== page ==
Don’t fall victim to this scheme by opening e-mail attachments!
by Intellectual Property Attorney Bill Honaker, the IP Guy
Ransomware is being distributed through copyright infringement notices. An e-mail accuses you of infringing copyrights and threatens litigation unless you immediately respond. The proof of your bad act is in the attachment. Obviously, alarmed recipients open the attachment, and the virus infects their computer.
Copyright infringement is serious. Damages can be the copyright owner’s actual damages and any additional profits of the infringer. If the copyright was timely registered, the copyright owner can elect statutory damages of $750 to $30,000, and up to $150,000 for willful infringement.
Obviously, alleged infringement is not something to be ignored. So, what do you do?
- You should always be suspicious of any infringement threats (or any threats of any kind) sent by e-mail. When your threatened in an e-mail, red flags should be waiving! You could delete the e-mail; but you run the risk of not resolving the issue before a lawsuit is filed. However, if it’s legitimate, the first e-mail will generally be followed by more e-mails of increasing threat levels to get your attention.
- Hover over the sender’s e-mail address and consider whether it’s suspicious. Typically, legitimate emails will have the name of the business in the address. Such as Bill@IPGuy.com or Whonaker@Dickinson-Wright.com. Even then, carefully look at the business address to make sure it isn’t misspelled. Misspellings can be a big indication that it is not legitimate. E-mails with generic addresses such as firstname.lastname@example.org are highly suspect.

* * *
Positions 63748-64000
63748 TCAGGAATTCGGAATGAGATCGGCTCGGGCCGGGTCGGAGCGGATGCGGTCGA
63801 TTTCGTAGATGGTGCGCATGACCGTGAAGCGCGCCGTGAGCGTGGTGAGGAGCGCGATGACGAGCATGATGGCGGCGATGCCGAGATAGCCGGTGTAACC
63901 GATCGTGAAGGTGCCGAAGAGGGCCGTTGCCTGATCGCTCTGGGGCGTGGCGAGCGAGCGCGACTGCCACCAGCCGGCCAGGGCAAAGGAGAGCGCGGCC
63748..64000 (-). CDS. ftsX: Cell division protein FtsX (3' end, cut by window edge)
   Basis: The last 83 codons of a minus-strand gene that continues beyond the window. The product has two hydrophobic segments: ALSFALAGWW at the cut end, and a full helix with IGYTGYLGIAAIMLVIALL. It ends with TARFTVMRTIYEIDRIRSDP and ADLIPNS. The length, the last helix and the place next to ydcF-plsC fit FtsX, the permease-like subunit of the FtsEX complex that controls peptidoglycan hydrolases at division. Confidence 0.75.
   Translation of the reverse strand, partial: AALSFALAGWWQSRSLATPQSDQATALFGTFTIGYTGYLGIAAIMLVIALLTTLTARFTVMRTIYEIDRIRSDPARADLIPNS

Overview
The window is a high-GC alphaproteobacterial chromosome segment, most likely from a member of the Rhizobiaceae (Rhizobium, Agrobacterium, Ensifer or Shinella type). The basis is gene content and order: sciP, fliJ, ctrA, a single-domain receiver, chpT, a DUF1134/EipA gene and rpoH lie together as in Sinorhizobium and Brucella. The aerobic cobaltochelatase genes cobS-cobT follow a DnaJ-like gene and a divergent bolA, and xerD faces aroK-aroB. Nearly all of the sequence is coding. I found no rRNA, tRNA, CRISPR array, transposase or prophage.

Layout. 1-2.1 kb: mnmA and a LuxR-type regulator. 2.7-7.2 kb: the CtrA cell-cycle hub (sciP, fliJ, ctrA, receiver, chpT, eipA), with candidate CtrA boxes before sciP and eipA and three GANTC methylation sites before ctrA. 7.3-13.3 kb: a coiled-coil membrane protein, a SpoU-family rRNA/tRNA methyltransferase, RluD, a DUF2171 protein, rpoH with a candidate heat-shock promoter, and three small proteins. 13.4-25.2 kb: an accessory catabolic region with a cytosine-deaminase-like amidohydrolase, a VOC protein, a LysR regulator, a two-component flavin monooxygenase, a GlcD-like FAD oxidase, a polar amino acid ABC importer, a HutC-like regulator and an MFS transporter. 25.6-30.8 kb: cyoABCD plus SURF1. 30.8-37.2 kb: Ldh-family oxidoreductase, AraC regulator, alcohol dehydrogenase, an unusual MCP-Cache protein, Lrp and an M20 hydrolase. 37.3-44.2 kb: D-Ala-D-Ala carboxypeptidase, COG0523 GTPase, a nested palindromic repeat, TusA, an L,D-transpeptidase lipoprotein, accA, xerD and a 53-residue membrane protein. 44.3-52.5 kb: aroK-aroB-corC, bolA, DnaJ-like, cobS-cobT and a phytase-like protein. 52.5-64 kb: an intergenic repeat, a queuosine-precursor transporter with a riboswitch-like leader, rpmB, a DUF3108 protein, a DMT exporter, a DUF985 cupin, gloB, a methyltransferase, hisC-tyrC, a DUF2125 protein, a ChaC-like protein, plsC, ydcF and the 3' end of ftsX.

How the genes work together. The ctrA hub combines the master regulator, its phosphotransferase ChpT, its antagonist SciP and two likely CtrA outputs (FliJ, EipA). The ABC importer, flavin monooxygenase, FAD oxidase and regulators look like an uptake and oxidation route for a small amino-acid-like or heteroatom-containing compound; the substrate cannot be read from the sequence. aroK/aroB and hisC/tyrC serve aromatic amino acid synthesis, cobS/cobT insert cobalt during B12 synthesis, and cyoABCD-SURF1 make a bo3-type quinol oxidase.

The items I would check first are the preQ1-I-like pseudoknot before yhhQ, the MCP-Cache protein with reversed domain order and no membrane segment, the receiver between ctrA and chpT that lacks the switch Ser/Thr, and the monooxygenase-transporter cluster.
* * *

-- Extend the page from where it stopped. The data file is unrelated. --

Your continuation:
- Do not reply to the e-mail you received. Instead, locate the business sending the threat on the Internet and call or e-mail to ask if they sent the e-mail. You want to verify the accusation with a separate e-mail or phone call to the actual business. For example, on the websites com and dickinson-wright.com, there are e-mail addresses and phone numbers to call.I recently received a fraud alert on a credit card. Not thinking, I called the number in the e-mail. I clearly woke the guy up as he asked for my credit card number to find my file. I hung up and called the company’s listed number, and no surprise, it was a phishing call. If you think it is a phishing e-mail, report it. The Federal Trade Commission has some helpful information on identifying and reporting phishing attempts at THIS SITE.
- If you have confirmed under Step 3, that the allegation is legitimate, you should still not open the attachment! Ask to have the information sent to you by snail mail, such as the US Postal Service, FedEx, etc. Frankly, if it is a law firm sending the notice, they usually use snail mail to notify you or will follow up with snail mail delivery to ensure that you have received the information.
- If it is legitimate, give me a call. I will help you resolve the issue. You can call me at 248-318-7015 or e-mail at Bill@IPGuy.com.
About the Author:
Bill Honaker, “The IP Guy” is a former USPTO Examiner, a partner with Dickinson-Wright, and author of the forthcoming book, Invisible Assets – How to Maximize the Hidden Value in Your Business. To download a sample chapter, click here.